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Sediment and hydrological response to vegetation recovery following wildfire on hillslopes and the hollow of a small watershed
- Shin, Seung Sook, Park, Sang Deog, Lee, Kyu Song
- Journal of hydrology 2013 v.499 pp. 154-166
- floods, forests, landslides, rain, risk, roots, runoff, sediment yield, sediments, soil erosion, temporal variation, vegetation structure, watersheds, wildfires, South Korea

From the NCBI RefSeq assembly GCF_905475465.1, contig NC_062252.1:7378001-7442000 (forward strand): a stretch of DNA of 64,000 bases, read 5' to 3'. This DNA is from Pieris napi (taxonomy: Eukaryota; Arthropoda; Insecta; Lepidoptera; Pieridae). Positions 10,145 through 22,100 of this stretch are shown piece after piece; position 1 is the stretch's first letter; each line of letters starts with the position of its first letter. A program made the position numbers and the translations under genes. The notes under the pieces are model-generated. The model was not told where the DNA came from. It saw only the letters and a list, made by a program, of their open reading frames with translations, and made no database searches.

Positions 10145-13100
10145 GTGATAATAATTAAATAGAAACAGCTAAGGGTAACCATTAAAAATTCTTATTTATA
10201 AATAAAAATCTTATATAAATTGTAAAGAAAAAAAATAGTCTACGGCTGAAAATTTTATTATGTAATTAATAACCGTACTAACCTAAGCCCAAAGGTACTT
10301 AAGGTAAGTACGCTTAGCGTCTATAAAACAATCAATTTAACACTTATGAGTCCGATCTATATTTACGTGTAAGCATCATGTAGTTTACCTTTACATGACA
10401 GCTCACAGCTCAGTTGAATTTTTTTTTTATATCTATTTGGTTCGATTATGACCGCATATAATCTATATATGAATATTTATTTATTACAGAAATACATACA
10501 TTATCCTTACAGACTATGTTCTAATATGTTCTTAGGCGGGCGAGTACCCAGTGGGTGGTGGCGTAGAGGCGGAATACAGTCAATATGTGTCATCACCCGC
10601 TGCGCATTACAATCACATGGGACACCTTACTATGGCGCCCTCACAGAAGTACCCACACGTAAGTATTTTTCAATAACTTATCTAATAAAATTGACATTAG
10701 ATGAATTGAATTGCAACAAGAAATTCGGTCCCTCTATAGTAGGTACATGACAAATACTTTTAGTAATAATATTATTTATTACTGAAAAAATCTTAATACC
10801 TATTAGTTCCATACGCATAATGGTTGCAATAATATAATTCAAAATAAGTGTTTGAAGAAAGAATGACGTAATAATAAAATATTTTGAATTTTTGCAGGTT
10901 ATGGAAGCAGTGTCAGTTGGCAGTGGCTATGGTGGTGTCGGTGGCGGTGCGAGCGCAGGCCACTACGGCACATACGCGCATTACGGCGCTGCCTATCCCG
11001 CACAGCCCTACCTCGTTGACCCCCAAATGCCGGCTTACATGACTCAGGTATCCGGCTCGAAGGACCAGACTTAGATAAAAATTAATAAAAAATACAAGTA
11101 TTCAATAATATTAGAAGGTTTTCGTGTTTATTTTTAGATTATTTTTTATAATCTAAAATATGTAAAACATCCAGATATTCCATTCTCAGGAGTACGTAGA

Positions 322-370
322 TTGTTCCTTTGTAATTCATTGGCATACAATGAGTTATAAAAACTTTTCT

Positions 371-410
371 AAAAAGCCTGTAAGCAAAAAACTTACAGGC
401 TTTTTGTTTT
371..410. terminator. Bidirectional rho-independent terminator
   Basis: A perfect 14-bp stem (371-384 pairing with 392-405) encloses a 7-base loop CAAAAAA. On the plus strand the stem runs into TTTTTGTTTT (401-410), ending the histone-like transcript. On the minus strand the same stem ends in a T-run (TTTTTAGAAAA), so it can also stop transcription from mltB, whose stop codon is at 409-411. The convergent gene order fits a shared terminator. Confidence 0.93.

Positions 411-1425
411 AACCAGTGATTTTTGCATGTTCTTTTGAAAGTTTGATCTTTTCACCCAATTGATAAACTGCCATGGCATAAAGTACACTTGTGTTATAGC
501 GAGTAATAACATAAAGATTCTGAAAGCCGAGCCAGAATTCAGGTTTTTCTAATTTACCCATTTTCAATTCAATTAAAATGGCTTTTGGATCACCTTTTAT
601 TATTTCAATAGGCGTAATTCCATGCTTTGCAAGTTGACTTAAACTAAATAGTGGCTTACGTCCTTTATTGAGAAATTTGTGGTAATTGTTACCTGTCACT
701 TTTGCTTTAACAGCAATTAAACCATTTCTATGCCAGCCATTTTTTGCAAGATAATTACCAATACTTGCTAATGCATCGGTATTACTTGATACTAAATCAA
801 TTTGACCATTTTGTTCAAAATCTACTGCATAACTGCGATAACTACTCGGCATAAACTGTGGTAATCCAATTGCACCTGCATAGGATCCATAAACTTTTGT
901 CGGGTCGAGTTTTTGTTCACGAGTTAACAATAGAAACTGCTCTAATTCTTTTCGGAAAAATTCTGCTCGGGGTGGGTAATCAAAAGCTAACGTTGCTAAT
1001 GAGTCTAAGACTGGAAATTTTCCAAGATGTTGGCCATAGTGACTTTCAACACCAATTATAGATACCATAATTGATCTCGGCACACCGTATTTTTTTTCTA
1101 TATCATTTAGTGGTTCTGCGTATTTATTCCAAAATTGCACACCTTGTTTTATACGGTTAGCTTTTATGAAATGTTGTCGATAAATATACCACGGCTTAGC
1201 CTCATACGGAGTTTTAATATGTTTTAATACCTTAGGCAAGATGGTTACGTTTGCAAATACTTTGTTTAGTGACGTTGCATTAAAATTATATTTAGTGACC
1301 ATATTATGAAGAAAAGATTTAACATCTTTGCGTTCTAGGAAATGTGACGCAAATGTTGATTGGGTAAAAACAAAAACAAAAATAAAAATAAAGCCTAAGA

- Wildfire can cause dynamically spatial and temporal variations of hydrology and sedimentation from forested environments. The largest wildfire historically recorded in South Korea burned 23,484ha of forest land in April 2000. In 2001, systems to monitor post-fire runoff and sediment were installed at the outlet of a small watershed and at seven plots on hillslopes of different vegetation condition. The hillslope and catchment responses were monitored for five years post-fire. The watershed was divided into four sites including terrace-sodding (TS), pine-planting and fast recovery (PF), pine-planting and slow recovery (PS), and hollow (H) according to treatment methods and topographical characteristic. The TS site showed the fastest vegetation recovery among the sites and the greatest reduction of soil erosion with time elapsed after wildfire. Sediment yield from the watershed as well as from plots depended strongly on rainfall erosivity index. While the runoff coefficient showed the highest correlation with rainfall amount, the sediment response rate had the strongest correlation with a vegetation index characterizing vegetation structure, litter, and root. The hollow mostly acted as a depositional zone but only contributed to erosion when it was disturbed by the treatment applications following the fire or during heavy rain following landslide activity in the catchment. These results indicate that gently-sloping hollow areas with rapidly recovering vegetation have the potential to reduce the flood and sediment risk. However heavy and extreme rainfall events during the study produced excessive sediment by catastrophic debris flow and landslide processes even on vegetated hillslopes. The study suggests that the boundary condition for whether (i) rain is heavy or extreme, (ii) surface condition is bare, and (iii) terrain has a deposition zone should be considered in order to evaluate sediment yields from burnt catchments.